Beth Rogers was delighted with her unexpected find. It wasn’t a long-lost locket, a forgotten $20 bill in a coat pocket, or even a great sale on spring shoes. No, Beth was thrilled to discover lettuce — fresh, crisp lettuce at the Hitching Lot Farmers’ Market on opening day April 25. Like most loyal market followers, for Chef Beth, of J. Broussard’s Restaurant, the new growing season couldn’t get here quickly enough.
The nonprofit Columbus Arts Council is now accepting registrations for four sessions of summer arts camps that offer children 5 to 13 diverse worlds to explore through dance, mask-making, clay, edible art, improv, creative writing, fashion design, drawing, Irish dance and folk music and more.
Mississippi School for Mathematics and Science students have one more thing to be proud of this year. The annual history program “Tales from the Crypt” received the Award for Excellence in Use of Historical Records in Grades K-12 through the Mississippi Historical Records Advisory Board.
With all due respect to the late novelist Thomas Wolfe, Caledonia High School alumni would argue that you can go home again. Many of them do every Mother’s Day weekend, maintaining a long-held reunion tradition dating back 75 years.
Our perfect spring is quickly melting into the sauna that is summer. It won’t be long before Chris and I will be forced to abandon our late-afternoon alfresco chats with the neighbors, cultivating friendships.
“If I had your hand, I’d throw mine in.” Those are the words of encouragement I gave one of my best pals a few days ago during what turned out to be a pretty somber visit. His job is going away. I had to remind him that he is super intelligent and has a laundry list of accomplishments he couldn’t fit on a four-page resumé.
As the May 5 primary elections draw near, political talk of promises and platforms escalates. Earnest candidates vying for the voter’s nod pull out all the stops to generate interest. In Starkville, the mayoral race is drawing a little extra attention — from two write-in candidates whose only real platform is the one they’re discreetly bolted to on the graceful wrap-around porch at 501 Louisville St.
“Smooth” is an adjective often associated with Jesse Robinson’s rich repertoire of blues and jazz. The “seventh son, thirteenth child, baby boy, and a preacher’s son” first picked up a guitar at 6 years old and hasn’t set it down yet.
Dr. Kendall Dunkelberg, professor of English at Mississippi University for Women, has published a new book of poetry, “Time Capsules,” with Texas Review Press. The director of creative writing will read from “Time Capsules” Monday, April 24th at 4 p.m. in Painter Hall, Room 108, on the university campus. The public is invited to attend. A book signing will follow.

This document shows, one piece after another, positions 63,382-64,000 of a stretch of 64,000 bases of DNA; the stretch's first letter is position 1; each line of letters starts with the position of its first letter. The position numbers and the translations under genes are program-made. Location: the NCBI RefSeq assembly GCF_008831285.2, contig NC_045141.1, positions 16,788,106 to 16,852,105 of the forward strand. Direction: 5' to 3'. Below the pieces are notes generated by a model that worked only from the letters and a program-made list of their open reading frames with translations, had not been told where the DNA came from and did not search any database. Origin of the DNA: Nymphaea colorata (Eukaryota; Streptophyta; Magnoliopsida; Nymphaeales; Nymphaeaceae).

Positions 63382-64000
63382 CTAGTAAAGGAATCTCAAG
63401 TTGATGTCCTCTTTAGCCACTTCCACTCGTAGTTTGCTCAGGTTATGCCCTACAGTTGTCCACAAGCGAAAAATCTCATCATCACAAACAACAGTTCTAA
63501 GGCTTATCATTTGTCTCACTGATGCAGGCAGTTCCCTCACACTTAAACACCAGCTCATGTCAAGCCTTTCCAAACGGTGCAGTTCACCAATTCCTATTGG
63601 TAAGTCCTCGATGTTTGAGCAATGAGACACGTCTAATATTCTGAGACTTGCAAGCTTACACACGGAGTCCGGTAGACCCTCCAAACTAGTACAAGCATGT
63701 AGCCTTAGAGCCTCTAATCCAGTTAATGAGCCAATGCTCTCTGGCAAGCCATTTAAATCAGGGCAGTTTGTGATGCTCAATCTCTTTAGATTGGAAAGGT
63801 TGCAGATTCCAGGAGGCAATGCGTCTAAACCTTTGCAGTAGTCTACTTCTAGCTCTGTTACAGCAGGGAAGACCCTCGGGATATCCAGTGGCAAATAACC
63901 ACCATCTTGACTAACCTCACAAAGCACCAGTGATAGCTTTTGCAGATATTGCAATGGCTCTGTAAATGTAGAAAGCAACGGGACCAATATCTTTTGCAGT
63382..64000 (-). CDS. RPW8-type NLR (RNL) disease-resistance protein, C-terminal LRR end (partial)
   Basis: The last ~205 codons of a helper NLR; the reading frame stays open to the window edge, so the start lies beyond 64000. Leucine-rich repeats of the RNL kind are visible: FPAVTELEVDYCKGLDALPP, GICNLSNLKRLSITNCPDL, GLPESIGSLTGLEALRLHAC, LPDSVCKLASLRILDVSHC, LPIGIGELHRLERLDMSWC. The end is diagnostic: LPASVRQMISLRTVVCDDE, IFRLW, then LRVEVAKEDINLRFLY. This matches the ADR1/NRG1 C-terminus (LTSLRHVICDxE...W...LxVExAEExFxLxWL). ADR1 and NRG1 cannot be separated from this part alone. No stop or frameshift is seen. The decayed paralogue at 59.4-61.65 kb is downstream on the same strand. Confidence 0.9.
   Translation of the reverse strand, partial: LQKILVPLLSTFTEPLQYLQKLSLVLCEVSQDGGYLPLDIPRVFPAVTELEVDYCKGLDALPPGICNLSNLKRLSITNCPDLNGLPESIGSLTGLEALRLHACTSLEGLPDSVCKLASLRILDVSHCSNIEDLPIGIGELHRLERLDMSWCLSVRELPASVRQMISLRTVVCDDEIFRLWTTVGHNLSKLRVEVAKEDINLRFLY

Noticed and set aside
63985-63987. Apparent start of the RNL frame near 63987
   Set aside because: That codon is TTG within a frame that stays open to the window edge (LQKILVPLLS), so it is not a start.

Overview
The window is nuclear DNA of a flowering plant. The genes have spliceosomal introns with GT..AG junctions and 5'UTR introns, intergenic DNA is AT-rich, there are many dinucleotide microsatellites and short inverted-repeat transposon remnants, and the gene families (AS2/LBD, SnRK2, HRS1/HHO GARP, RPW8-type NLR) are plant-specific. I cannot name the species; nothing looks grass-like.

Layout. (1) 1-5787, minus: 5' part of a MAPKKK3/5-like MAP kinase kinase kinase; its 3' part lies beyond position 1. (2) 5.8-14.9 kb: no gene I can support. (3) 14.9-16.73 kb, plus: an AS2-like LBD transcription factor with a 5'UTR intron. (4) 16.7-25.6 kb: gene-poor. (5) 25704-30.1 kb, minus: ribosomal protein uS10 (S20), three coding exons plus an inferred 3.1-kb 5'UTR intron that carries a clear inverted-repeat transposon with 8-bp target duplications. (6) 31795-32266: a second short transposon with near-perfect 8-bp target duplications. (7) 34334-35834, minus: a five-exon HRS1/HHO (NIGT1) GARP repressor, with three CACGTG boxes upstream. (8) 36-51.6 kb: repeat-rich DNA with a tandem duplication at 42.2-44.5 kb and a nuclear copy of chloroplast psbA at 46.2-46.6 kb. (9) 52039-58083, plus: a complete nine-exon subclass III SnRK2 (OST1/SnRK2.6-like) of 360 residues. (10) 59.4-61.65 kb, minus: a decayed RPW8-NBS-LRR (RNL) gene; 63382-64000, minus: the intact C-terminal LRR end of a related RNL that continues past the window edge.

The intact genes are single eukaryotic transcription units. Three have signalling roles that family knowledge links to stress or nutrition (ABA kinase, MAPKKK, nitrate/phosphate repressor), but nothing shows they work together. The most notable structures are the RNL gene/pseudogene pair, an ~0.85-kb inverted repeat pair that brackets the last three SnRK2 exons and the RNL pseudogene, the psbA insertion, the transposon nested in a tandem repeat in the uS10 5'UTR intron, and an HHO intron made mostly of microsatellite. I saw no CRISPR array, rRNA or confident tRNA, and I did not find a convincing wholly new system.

One of literature’s most heart-warming classics is the inspiration for the YMCA Drama Team spring production. “The Secret Garden,” based on the book by Frances Hodgson Burnett, will be presented by the Frank P. Phillips YMCA troupe Friday, May 1, in Rent Auditorium on the Mississippi University for Women campus at 7 p.m.
Let me introduce you to my grandson, Douglas McRae, who is serving a 27-month assignment in Peru as a health volunteer. I thought my readers might like to know something about what it is like to do that, so I asked him to share his experiences with us. It is new to me, too. What he sent me follows.
In the South we are known for our warmth and hospitality. It doesn’t matter if someone asks for directions, or advice on where to get great barbecue, or just says “hi” as they walk through our lovely streets. In this part of the world, and especially in Columbus, we are eager to respond. In fact, we sometimes wish there were more opportunities to illustrate why we are called “The Friendly City.”
Nothing says “feed me” like 75 hungry teens bent on staying awake all night. And when it came to satisfying those robust appetites, the mood was decidedly Oriental as youth pastors Pat Davidson, Aaron Lane and Tim Bentley joined forces recently for a Wok In with their respective youth groups from Evangel Church and First Assembly of God, in Columbus, and First Assembly of God in Amory.
First, an addition to my column on coconut. Marleen Hansen has told me you can purchase lemongrass in Columbus from Lemon Grass Oriental Foods at 153 Priscella Circle (off Mike Parra Road). I haven’t been there, but I thought I’d pass this tidbit on. For that matter, Joy’s next to the Sunflower across from Lee Middle School may also have lemongrass.
Chris McDill has been creating something from almost nothing since he was “ ... old enough to have my hands on anything.”
As sunshine and mild temperatures become more consistent, Mother Earth is beginning to yield the first of what promises to be months of delicious, homegrown goodness for the table.
They’re gaudy, brash and shamelessly funny. And if you can’t tell that from the Sweet Potato Queens’ lime sequined outfits and big red hair, maybe one of the “Boss Queen’s” books — like the No. 1 New York Times Best Seller “The Sweet Potato Queen’s Field Guide to Men: Every Man I Love is Either Married, Gay or Dead” — will clarify the point.
There’s trouble brewing on the pajama factory floor, and only delicate negotiations will quell it. But while the leader of the union grievance committee and the handsome new factory superintendent square off — and fall in love — the audience can count on “The Pajama Game” to entertain with Broadway-style show numbers at Heritage Academy April 24-26.
There are days when the news seems surreal. So often we wonder if we really understood what we heard or read. “Pirates Off the Coast of Somalia.” “Airliner Lands on the Hudson River.”
Before you begin reading this Sunday’s interesting and informative “Strummin’,” you should know that I’m lucky.